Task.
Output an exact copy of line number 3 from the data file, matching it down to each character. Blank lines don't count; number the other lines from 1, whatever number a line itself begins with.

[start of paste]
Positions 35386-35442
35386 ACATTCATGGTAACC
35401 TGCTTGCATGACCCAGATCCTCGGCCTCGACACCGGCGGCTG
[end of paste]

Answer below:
35401 TGCTTGCATGACCCAGATCCTCGGCCTCGACACCGGCGGCTG